V as in – what?

You got it. The Swedish language does not differentiate between W and V, or at least most of the time. Often as not V and W are listed together in the phonebook, for those of you who still remember those, and if you are listed as Vilhemlsson at the dentist you may well be Wilhelmsson at the post office. In Sweden you don’t pronounce www as in English double-u, double-u, double-u, but vee-vee-vee.

Swedish people don’t seem to understand that English makes a rather substantial difference between the pronunciation of v-words and w-words. Unfortunately it seems us Swedes get easily confused, but that does not turn a W into a V, and definitely does not change V into W. W has a soft sound and can be noted in words such as would, water, wish, wet and so on.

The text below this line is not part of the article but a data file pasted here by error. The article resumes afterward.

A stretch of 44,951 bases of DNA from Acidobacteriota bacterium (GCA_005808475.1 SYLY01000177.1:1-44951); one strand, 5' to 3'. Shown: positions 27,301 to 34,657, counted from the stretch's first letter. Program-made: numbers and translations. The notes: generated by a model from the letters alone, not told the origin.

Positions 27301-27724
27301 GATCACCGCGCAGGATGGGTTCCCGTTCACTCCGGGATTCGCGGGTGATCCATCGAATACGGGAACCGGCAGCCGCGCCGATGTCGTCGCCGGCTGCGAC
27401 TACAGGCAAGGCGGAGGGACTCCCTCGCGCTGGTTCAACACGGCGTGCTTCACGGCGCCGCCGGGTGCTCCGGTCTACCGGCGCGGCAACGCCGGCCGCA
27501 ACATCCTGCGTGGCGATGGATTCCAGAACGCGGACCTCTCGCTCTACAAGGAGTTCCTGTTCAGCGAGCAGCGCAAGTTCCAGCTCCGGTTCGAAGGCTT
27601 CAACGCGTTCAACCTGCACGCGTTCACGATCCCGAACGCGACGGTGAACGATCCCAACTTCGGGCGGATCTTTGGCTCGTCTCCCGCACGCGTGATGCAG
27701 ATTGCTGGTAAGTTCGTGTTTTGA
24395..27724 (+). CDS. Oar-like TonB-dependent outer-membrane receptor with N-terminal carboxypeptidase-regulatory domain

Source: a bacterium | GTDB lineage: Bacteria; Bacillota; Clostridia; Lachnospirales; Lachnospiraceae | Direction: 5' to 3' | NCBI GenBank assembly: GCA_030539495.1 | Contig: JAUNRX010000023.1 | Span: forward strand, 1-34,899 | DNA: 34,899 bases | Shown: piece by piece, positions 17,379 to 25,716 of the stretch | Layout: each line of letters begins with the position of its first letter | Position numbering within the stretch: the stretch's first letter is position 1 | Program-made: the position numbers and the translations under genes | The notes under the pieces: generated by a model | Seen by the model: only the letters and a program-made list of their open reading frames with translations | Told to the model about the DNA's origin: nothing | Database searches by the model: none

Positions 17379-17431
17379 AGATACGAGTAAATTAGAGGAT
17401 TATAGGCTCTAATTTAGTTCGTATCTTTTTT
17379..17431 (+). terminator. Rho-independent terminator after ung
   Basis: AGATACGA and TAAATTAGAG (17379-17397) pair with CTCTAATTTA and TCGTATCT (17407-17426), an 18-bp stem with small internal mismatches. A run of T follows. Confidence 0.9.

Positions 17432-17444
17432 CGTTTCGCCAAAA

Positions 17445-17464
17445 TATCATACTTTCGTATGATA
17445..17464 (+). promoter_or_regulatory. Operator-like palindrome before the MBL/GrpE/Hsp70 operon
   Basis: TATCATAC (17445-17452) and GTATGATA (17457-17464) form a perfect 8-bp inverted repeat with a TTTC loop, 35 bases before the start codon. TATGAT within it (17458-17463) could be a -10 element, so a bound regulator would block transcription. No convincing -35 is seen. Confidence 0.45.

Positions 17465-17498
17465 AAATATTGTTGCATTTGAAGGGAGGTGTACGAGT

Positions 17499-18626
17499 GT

In Sweden we do make fun of our own shortcomings though. Badly pronounced English v- and w-words are a common occurrence in comedy movies. Problem is that it’s an inside joke for Swedish people and when I try to explain it to my friends from over sees I can’t seem to get the message across. Lost in translation?

Recently I was out clubbing in Germany. As I was standing at the bar I heard a classic signature Swedish accent, “I vud like a wodka-redbull”. The funny thing is that mispronouncing W as V and V as W aside, actually botching both the W and the V in the same sentence is astounding. I mean if you stick to just one pronunciation you automatically get at least half your words right, right?

I have no idea how to convince the Swedish EFL learners out there that it’s Viking not Wyking, it’s vodka not wodka, wet not vett, wish not visch etc. On the other hand, why should we? It’s kind of nice to have a signature accent. The French accent is considered romantic, so why couldn’t the Swedish accent develop it’s own romantic charm?

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